Holden is one of three U.S. centers offering the latest radiation therapy technology.

May 2019 - The University of Iowa Department of Radiation Oncology this month began using a just-approved radiation therapy device that combines state-of-the-art imaging and radiation targeting. 

The MR-linac allows doctors to deliver radiation therapy with unprecedented accuracy, especially for soft-tissue tumors that can easily change position. The new technology also promises to reduce the number of radiation doses significantly.

Our patients benefit from these advantages.

John Buatti, MD, chair of the Department of Radiation Oncology and a Holden Comprehensive Cancer Center member, describes how use of the MR-linac technology will help to personalize treatment of soft tissue tumors.

“Some of these tumors can change position from day to day or even from breath to breath,” Buatti says. “We will be able to target them more accurately, and we’ll be able to tailor each treatment based on how the tumor is responding. This is also safer for patients, because the radiation doses are less likely to affect healthy tissue.”

UI radiation oncology staff will initially use MR-linac for prostate and brain cancer therapy. Future applications will include moving targets in the abdomen, such as tumors in the pancreas, liver, and lungs. Currently, Holden is just the third cancer treatment center in the country offering the innovative treatment option.

Buatti says that by delivering higher doses of radiation more accurately, the therapy can kill tumor cells with increased efficiency. That can translate into fewer treatments for some patients, he says. A typical course of radiation therapy for prostate cancer treatment, which now requires 40 visits, can be shortened to as few as five visits for some patients.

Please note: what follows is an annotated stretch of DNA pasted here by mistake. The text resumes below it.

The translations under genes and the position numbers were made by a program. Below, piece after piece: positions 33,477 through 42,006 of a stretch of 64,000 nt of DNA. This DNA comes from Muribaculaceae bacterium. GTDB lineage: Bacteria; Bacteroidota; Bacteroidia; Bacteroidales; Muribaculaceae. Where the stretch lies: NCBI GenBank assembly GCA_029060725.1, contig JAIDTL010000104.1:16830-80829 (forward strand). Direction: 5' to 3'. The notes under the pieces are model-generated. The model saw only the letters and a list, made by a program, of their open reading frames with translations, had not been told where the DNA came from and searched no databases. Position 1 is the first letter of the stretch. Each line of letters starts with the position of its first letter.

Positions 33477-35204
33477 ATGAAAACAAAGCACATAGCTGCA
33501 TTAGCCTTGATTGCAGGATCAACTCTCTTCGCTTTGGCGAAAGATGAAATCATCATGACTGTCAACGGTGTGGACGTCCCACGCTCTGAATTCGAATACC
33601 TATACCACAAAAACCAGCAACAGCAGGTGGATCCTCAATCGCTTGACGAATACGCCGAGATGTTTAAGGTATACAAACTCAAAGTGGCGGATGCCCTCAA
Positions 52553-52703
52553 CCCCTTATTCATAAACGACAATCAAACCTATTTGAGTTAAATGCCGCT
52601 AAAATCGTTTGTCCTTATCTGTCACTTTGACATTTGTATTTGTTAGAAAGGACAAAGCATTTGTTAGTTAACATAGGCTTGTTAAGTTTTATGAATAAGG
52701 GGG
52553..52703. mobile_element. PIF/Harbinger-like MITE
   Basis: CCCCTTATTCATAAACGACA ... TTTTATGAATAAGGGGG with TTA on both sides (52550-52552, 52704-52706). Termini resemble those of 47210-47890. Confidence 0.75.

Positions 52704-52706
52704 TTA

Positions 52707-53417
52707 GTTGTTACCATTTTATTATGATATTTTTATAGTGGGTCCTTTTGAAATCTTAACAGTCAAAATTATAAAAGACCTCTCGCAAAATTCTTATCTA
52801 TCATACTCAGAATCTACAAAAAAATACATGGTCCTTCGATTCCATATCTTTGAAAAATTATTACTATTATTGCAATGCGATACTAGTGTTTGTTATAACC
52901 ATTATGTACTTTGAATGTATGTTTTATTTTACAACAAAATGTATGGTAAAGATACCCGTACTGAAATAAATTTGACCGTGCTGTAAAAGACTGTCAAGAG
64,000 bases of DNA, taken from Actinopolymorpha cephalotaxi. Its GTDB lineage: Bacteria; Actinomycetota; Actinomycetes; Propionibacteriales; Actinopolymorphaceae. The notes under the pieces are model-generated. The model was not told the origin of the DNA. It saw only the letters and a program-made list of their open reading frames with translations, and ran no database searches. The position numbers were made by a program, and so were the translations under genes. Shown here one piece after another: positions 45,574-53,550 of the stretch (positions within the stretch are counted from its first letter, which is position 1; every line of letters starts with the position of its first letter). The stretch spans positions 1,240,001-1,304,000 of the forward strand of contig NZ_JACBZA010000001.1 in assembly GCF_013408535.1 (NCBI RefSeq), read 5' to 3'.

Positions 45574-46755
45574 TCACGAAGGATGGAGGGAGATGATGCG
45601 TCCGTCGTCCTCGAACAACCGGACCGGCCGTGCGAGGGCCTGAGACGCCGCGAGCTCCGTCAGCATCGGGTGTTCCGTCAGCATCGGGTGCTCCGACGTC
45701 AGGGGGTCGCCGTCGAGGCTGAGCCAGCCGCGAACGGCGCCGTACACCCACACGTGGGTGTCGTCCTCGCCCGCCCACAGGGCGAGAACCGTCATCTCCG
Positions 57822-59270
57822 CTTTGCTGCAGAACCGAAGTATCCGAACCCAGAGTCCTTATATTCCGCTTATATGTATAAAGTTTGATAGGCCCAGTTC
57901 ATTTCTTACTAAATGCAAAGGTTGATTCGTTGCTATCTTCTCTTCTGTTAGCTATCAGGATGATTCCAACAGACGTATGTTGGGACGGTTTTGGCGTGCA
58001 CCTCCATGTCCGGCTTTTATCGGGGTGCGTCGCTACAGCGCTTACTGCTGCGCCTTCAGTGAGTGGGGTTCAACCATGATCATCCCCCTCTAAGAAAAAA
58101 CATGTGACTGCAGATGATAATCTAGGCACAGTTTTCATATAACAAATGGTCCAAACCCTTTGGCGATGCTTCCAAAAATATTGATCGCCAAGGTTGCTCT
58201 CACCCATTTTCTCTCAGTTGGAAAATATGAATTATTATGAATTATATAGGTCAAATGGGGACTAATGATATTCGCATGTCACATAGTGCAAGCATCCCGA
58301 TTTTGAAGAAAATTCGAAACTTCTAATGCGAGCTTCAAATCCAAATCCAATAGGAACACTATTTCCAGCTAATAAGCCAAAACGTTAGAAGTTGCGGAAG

Buatti and other University of Iowa radiation oncologists and physicists were part of an international consortium of academic medical centers that worked to collect data to help prepare the MR-linac technology for safe and effective clinical performance.

Here’s the breakthrough behind this new technology.

Buatti explains that MR imaging produces better soft-tissue contrast than the Cone-Beam CT imaging used in traditional linear accelerator radiation therapy, which means visualization of tumors and surrounding normal tissue is improved, allowing a daily treatment plan that treats the tumor more precisely and avoids more normal tissue. MR also does not deliver the extra dose of radiation that a Cone-Beam CT does.

Using MRI and a linear accelerator in the same space had never been possible before, because the magnet in the MRI ordinarily interferes with the linear accelerator’s beam generation, while the beam generation typically degrades the quality of the MR imaging. The design of MR-linac overcomes this obstacle through the use of a radio frequency “cage” that effectively blocks the two technologies from disrupting each other.

Preparation and training for the new equipment lasted more than a year and included efforts from a staff of five physicists. The device adds to the exquisite image guidance capabilities in the Center of Excellence in Image Guided Radiation Therapy.

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